Huge 1000ft spider web appears overnight on a beach in Greece

Rodiano Bonacci
Settembre 22, 2018

Photographs published online show the almost 1,000-foot web stretching across a beach, according to the Greek site NewsIt.

In recent days, the webs have draped plants, trees and boats along the lagoon in Aitoliko, a town of canals that's otherwise known as Greece's "Little Venice".

Giannis Giannakopoulos posted this video of the spider web to YouTube.

The giant webs are spun by a very small spider of the Tetragnatha genus ― it's just 0.7 inches long, according to Inside Edition.

According to Maria Chatzaki, professor of molecular biology and genetics at Democritus University of Thrace, Greece, global warming (which caused a significant temperature increase in the region), elevated humidity, and sufficient food in the area of Aitoliko caused a massive boost in the number of Tratragnatha spiders populations.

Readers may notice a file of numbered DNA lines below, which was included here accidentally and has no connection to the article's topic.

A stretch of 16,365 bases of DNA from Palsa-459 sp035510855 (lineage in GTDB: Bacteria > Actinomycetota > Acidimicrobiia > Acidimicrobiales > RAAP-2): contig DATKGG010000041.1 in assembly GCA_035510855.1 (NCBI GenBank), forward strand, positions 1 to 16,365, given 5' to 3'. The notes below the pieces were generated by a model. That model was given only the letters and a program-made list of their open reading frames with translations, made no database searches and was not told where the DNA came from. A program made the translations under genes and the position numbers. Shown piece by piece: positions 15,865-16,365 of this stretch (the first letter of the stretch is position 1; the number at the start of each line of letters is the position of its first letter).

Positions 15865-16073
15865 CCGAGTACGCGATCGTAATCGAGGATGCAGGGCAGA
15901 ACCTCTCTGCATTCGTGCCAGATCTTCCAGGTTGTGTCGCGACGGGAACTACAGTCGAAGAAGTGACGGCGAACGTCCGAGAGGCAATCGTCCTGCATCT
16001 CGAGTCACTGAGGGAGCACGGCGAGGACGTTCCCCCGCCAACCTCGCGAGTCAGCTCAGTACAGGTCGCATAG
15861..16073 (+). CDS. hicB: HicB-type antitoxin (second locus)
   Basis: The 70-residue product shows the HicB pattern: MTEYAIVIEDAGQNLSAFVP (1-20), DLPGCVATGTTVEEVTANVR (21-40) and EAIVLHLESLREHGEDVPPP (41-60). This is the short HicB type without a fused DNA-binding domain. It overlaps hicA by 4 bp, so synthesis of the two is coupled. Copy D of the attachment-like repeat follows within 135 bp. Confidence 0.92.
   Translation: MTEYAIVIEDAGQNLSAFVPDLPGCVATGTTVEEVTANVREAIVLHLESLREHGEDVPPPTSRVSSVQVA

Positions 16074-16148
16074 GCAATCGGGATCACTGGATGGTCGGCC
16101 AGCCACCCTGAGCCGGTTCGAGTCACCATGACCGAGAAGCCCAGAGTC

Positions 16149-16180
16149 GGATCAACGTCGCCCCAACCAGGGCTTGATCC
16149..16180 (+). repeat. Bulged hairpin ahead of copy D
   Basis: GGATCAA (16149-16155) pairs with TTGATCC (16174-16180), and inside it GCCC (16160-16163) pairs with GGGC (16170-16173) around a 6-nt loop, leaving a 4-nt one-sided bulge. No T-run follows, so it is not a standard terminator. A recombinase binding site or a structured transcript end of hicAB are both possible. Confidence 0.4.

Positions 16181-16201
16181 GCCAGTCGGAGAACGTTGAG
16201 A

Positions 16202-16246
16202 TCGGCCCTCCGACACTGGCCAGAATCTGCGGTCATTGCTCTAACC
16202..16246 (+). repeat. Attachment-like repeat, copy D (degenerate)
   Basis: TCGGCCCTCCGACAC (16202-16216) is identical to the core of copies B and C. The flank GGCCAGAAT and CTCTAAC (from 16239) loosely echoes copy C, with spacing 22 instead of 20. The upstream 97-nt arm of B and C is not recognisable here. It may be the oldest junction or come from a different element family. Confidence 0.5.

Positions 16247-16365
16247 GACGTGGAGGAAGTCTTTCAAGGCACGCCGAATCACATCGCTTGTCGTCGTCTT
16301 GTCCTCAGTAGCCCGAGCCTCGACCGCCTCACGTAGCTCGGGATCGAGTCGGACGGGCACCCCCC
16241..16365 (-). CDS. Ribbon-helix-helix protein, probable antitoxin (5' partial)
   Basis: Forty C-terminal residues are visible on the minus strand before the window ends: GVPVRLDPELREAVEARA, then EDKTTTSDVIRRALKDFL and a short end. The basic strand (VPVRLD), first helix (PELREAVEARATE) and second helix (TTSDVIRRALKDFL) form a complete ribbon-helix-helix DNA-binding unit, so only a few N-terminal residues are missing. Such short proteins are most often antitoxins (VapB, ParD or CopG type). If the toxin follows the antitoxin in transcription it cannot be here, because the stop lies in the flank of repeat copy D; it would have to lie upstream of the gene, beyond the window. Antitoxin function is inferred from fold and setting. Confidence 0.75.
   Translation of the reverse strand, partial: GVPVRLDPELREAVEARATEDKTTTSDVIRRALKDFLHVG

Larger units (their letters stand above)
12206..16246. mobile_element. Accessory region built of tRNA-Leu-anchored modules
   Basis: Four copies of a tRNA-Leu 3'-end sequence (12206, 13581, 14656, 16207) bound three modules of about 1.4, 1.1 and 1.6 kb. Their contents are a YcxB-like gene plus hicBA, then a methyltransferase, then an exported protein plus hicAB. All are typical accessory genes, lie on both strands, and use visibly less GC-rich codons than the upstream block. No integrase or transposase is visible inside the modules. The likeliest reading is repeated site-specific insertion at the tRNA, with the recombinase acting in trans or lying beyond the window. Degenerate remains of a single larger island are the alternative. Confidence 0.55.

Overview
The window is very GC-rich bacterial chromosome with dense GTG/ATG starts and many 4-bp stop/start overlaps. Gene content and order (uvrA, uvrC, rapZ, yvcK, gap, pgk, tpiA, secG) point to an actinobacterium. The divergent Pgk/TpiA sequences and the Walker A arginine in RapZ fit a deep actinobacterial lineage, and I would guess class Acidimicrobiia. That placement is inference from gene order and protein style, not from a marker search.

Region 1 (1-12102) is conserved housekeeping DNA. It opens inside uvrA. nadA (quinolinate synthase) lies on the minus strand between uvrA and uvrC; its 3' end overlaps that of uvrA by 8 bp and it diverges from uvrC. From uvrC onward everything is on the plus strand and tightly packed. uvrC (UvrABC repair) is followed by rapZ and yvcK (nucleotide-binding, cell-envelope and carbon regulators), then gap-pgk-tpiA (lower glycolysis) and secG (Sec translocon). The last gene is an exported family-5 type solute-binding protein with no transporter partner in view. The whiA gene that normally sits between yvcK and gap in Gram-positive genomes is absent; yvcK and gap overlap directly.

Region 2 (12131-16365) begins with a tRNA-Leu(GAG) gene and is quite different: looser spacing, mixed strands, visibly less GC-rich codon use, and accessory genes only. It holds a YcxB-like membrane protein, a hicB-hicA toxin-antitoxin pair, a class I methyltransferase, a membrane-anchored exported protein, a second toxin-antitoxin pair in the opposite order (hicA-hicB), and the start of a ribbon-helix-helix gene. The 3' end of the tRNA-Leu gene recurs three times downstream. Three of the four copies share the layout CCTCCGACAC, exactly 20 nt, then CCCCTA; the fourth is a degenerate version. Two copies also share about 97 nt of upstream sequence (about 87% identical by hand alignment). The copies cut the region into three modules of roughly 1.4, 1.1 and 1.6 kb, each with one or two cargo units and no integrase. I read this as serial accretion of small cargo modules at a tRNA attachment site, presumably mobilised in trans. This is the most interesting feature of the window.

"These spiders are not unsafe for humans and will not cause any damage to the area's flora", she told Greek outlet Newsit.

"The spiders will have their party and will soon die". Greek biologist Fotis Pergantis, president of the Messolonghi National Lagoon Park, told CNN that the webs will likely be there until temperatures start to drop and the gnat population dies out.

"When these temperatures last long enough, we can see a second, third and fourth generation of the gnats and end up with large amounts of their populations", he said, adding that the spiders will multiply en masse if there are enough gnats.

She also said that the spiders are not a danger to humans, and will not cause any damage to the vegetation.

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